Head Related Impulse Reponses (HRIRs) have been measured for the (Benchmark II) prototype head for the NAO robot. This prototype head was developed within the EARS project as part of Deliverable D5.3. The head contains 12 microphones in a pseudo-spherical arrangement whose positions have been determined as part of Deliverable D1.2. The head used for the HRIR measurements is not the same but manufactured to the same specifications as the robot head used for the IEEE-AASP Challenge on Acoustic Source Localization and Tracking (LOCATA) . A mat-file with the measured HRIRs and a corresponding documentation (pdf-file) are provided by this zip-archive.
The EARS map objects are Matlab classes designed to store and visualise data for acoustic scene mapping. EARS map objects allow the storage of a) individual speakers at one time step using a mapFeature object, b) a collection of speakers at one time step using a map object, and c) a trajectory of the evolution of a map objects over time using a mapFeature object. The objects are designed to contain data from both sound source localisation (SSL) as well as speaker tracking algorithms to provide a complete representation of the acoustic scene.
This page provides supplementary audio and visual data for the ICASSP 2015 submission “Phase-Optimized K-SVD for Signal Extraction from Underdetermined Multichannel Sparse Mixtures” by Antoine Deleforge and Walter Kellermann (Manuscript available at http://arxiv.org/abs/1410.2430). This paper introduces a new sparse matrix factorization technique operating in the complex Fourier domain. Contrary to existing non-negative factorization method, the proposed approach is complex, multichannel, and estimates the instantaneous phase of all involved sound sources.
Download MATLAB code and usage examples for PO-KSVD:
The method is applied to the challenging problem of “egonoise” reduction, i.e., how to reduce the auditory noise produced by a robot performing motor actions such as hand waving or walking. All recordings were made with the commercial robot NAO V5 of Aldebaran robotics, in the audio lab of the LMS chair (Erlangen, Germany). The T60 reverberation time of the room was around 200ms. Although the recordings performed and used by the proposed method are 4-channel (left, right, front and rear microphones), this page provides stereo sounds corresponding to the left and the right microphones only, for a better listening experience.
Below are two videos of the robot NAO waving and walking. The soundtracks correspond to the sounds recorded at the left and the right microphones of the robot (best heard with headphones).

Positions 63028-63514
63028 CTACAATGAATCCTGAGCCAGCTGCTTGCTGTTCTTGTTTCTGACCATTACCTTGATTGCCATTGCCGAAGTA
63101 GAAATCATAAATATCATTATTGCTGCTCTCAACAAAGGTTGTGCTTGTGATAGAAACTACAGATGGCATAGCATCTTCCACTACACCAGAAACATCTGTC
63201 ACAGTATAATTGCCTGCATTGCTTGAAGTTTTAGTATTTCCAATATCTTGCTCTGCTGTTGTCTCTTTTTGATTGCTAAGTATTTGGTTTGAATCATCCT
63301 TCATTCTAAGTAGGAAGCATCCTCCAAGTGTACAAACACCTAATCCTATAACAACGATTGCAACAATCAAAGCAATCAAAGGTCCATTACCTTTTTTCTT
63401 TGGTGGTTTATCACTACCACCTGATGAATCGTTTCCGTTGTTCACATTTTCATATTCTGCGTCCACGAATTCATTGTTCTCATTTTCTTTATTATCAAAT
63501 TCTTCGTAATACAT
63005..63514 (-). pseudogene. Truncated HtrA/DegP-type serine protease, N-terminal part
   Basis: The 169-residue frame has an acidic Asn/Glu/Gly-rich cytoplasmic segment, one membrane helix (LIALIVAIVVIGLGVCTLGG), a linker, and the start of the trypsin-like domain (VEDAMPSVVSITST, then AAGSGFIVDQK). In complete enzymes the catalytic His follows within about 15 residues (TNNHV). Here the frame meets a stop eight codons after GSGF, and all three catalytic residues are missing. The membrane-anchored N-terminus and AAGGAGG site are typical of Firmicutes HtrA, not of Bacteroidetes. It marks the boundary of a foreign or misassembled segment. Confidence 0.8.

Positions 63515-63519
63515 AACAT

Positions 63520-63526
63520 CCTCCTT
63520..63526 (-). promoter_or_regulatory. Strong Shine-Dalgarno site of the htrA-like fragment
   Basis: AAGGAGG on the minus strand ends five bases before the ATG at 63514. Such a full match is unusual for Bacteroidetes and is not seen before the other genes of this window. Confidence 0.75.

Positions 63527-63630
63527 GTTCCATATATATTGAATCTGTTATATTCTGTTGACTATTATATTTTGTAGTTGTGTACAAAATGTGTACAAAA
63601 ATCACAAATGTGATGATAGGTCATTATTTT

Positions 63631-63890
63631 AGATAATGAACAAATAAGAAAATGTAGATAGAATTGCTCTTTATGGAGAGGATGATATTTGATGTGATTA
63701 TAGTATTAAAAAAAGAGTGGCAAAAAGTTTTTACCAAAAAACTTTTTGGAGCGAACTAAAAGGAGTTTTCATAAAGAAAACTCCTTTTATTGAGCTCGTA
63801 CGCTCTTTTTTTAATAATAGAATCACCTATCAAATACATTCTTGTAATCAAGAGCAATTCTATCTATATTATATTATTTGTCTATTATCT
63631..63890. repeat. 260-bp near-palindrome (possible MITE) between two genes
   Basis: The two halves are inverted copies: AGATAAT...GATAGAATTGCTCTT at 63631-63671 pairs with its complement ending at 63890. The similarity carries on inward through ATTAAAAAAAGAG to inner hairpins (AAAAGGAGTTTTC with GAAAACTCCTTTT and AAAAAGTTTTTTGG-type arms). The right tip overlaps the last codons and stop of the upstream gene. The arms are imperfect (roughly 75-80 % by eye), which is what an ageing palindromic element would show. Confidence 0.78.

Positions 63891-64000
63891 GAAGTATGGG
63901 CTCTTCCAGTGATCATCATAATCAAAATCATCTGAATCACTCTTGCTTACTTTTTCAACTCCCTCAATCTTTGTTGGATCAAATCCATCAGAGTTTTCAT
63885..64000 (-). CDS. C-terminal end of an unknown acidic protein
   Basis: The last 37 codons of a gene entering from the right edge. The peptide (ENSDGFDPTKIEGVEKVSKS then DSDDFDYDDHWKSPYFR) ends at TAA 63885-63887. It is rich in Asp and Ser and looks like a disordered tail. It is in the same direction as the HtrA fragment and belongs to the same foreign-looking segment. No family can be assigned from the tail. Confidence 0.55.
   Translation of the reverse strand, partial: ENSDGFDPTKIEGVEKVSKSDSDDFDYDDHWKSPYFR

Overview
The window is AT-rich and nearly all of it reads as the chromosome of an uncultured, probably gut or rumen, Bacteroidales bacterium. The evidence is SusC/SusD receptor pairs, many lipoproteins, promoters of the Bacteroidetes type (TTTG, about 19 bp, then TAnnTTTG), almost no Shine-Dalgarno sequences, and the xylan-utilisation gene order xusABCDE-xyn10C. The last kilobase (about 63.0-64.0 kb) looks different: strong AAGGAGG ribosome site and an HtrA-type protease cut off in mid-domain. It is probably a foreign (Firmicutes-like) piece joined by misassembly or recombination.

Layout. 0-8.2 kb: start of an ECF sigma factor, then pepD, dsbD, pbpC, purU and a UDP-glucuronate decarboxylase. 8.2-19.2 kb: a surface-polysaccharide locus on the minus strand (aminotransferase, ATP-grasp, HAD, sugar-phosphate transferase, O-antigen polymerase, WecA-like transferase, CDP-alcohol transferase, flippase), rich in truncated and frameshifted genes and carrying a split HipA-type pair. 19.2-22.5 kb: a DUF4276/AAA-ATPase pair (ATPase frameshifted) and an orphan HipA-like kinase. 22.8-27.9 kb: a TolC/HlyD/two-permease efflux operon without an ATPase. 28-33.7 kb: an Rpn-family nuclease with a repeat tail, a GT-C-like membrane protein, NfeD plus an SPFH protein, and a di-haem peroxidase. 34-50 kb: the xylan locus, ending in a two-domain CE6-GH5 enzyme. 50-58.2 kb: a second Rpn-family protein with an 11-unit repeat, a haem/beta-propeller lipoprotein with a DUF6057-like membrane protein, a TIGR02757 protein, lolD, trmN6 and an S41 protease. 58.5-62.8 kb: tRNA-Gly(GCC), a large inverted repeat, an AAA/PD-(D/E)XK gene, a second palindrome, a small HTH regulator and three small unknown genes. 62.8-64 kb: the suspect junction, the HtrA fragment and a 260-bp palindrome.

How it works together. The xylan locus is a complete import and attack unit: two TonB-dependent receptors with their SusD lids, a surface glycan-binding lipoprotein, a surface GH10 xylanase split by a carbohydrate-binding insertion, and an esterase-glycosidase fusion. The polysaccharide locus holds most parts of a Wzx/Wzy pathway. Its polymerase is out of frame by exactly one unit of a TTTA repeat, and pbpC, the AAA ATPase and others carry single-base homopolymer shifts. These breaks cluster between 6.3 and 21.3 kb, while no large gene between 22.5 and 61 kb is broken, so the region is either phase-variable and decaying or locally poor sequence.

As can be heard, these signals are highly non-stationary and possess an intricate spatial distribution, making them challenging to model or extract from a mixture.
Multichannel Wiener pre-filtering
To reduce the noise produced by the CPU fan, the multichannel Wiener filtering technique described in [Löllmann et al. 2014] was used on all recordings, as illustrated below:
Fan noise (training signal) :
Input noisy signal (waving right arm + speech + fan noise) :
Cleaned signal :
All spectrograms showed in this page correspond to the left microphone channel and use the following color code:
The “waving” egonoise
Test mixtures were generated by summing up utterances from the GRID corpus and out-of-training “waving noise” recordings. The utterances were emitted by a loudspeaker placed 1 meter in front of the robot at null elevation, and recorded with the fan turned off. The waving noise was recorded with the fan turned on, and with NAO repeatedly waving its right arm. It was then pre-processed using the multichannel Wiener filtering method described in previous section.
Below are the results obtained using the proposed PO-KSVD+mask and PO-KSVD methods, as compared to results obtained using conventional NMF [Yifeng and Ngom 2013] and conventional K-SVD [Aharon et al. 2006]. All methods were trained with a 1 minute recording of NAO repeatedly moving the arm.
PO-KSVD + mask:
The “walking” egonoise
Similarly test mixtures were generated by summing up utterances from the GRID corpus and out-of-training “walking noise” recordings. The utterances were emitted by a loudspeaker placed 1 meter in front of the robot at null elevation, and recorded with the fan turned off. The walking noise was recorded with the fan turned on, and with NAO walking on place. Again, it was pre-processed using multichannel Wiener filtering.
Below are the results obtained using the proposed PO-KSVD+mask and PO-KSVD methods, as compared to results obtained using conventional NMF [Yifeng and Ngom 2013] and conventional K-SVD [Aharon et al. 2006]. All methods were trained with a 1 minute recording of NAO walking on place.